Dr. Kalpana Chawla
“The path from dreams to success does exist. May you have the vision to find it, the courage to get on to it, and the perseverance to follow it.” – Dr. Kalpana Chawla
Name: Kalpana Chawla
Life: March 16 1972 – February 1st 2003 (died aged 40 in the Space Shuttle Columbia disaster)
BEng: Aeronautical Engineering, Punjab Engineering College (Chandigargh, India)
MS: (1) Aerospace Engineering, University of Texas at Arlington
(2) Aerospace Engineering, University of Colorado Boulder
PhD: Aerospace Engineering, University of Colorado Boulder
Occupation: Astronaut (flew on Space Shuttle Columbia as Mission Specialist), space scientist, aeronautical and aviation engineer
Who was Kalpna Chawla?
Kalpana Chawla was born on the 17th of March 1962 in Karnal, India. Her father Banarsi Lal Chawla, had previously left his hometown of Sheikhopura, Pakistan and come to Karnal due to communal riots breaking out. He was one of the few survivors of his family who managed to reach India, however he had no possessions, and despite his own family’s poverty, they are remembered in Karnal for their services to the poor and needy in that small town.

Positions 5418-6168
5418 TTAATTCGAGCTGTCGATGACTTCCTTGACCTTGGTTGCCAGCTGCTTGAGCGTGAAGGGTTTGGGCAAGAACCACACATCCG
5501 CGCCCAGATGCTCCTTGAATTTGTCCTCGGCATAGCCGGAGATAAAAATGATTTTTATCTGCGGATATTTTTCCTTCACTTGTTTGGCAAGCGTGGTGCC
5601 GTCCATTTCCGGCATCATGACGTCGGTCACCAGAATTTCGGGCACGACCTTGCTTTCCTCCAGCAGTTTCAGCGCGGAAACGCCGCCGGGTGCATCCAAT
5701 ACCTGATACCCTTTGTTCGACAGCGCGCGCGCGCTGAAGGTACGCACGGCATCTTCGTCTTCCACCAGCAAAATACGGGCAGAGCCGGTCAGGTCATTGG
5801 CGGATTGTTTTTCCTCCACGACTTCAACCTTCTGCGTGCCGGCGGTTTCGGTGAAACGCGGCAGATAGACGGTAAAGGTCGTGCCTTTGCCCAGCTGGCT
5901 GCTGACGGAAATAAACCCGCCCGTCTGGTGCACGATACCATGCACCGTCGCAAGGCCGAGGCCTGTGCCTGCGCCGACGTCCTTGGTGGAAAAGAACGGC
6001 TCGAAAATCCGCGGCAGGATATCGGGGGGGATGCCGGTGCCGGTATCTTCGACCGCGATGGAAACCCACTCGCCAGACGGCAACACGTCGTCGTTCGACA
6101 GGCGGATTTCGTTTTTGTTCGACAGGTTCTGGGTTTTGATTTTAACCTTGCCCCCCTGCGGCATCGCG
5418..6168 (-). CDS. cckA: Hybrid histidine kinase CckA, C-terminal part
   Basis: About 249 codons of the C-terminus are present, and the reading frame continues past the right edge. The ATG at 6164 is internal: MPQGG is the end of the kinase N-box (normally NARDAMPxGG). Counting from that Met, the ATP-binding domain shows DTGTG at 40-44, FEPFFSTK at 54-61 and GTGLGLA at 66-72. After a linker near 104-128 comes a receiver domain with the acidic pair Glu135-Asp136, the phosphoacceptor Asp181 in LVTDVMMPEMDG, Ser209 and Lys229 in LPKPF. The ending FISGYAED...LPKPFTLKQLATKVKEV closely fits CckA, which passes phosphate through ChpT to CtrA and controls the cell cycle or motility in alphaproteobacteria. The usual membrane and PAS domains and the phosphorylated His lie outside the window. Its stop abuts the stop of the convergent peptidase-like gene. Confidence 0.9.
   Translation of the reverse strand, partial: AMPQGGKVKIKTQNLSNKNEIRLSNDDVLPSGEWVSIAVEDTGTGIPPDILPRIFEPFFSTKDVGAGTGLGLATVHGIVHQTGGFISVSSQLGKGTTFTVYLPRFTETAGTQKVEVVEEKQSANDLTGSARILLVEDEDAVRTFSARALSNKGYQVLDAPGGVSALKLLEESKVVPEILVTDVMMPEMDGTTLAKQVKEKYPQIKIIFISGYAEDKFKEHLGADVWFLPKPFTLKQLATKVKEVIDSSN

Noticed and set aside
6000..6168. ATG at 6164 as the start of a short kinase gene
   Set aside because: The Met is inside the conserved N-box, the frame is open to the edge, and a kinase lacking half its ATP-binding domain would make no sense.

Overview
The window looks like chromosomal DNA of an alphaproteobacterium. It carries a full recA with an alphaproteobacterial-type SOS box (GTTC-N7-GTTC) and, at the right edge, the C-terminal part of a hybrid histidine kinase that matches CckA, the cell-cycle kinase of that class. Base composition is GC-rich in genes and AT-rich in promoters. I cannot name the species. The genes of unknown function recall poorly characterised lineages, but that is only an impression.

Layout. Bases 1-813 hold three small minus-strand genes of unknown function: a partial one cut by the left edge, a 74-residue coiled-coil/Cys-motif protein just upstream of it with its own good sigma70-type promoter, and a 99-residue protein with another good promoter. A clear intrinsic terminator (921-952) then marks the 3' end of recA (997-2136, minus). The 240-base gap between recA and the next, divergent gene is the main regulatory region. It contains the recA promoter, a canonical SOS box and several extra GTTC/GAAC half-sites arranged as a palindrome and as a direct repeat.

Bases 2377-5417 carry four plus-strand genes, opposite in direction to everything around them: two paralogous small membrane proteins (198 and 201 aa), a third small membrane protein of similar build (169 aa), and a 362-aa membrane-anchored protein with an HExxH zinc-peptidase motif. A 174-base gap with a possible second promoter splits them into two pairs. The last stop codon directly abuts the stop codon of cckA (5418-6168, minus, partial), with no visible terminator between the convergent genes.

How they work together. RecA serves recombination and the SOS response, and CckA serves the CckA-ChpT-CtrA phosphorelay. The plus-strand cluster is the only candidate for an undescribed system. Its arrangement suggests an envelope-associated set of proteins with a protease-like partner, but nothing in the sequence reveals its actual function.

In order to survive, Banarsi started many small businesses including “selling toffees, groundnuts, dates and soaps” as a street vendor and even setting up a textile shop. Due to his perseverance and talent, he became a self-taught engineer and started making and selling tyres, which then became a fully-fledged tyre manufacturing company. 
Kalpana was born to him and his wife Sanyogita on the 17th of March 1962 during the period when he was still a street vendor. Due to her growing up relatively poor, hard work and taking nothing for granted was always encouraged in the Chawla household. Sanyogita also came from a family where education was valued, and as a result fought for her daughters’ rights to go into higher education. Kalpana’s eldest sister Sunita had done well in school, and had gone to college, and Kalpana would follow in her footsteps. 
“Kalpana” is a word of Sanskrit origin which means “creativity” and “imagination” in several languages used in the Indian subcontinent including Hindi, Telugu, Marathi and Nepali. And Kalpana was just this, wildly inquisitive and imaginative about the world around her, forever curious about the night sky. During the intense Indian summer heat, young Kalpana and her family would sleep on the roof of their small house, and she would gaze longingly at the stars above her, wondering if she’d ever get to them.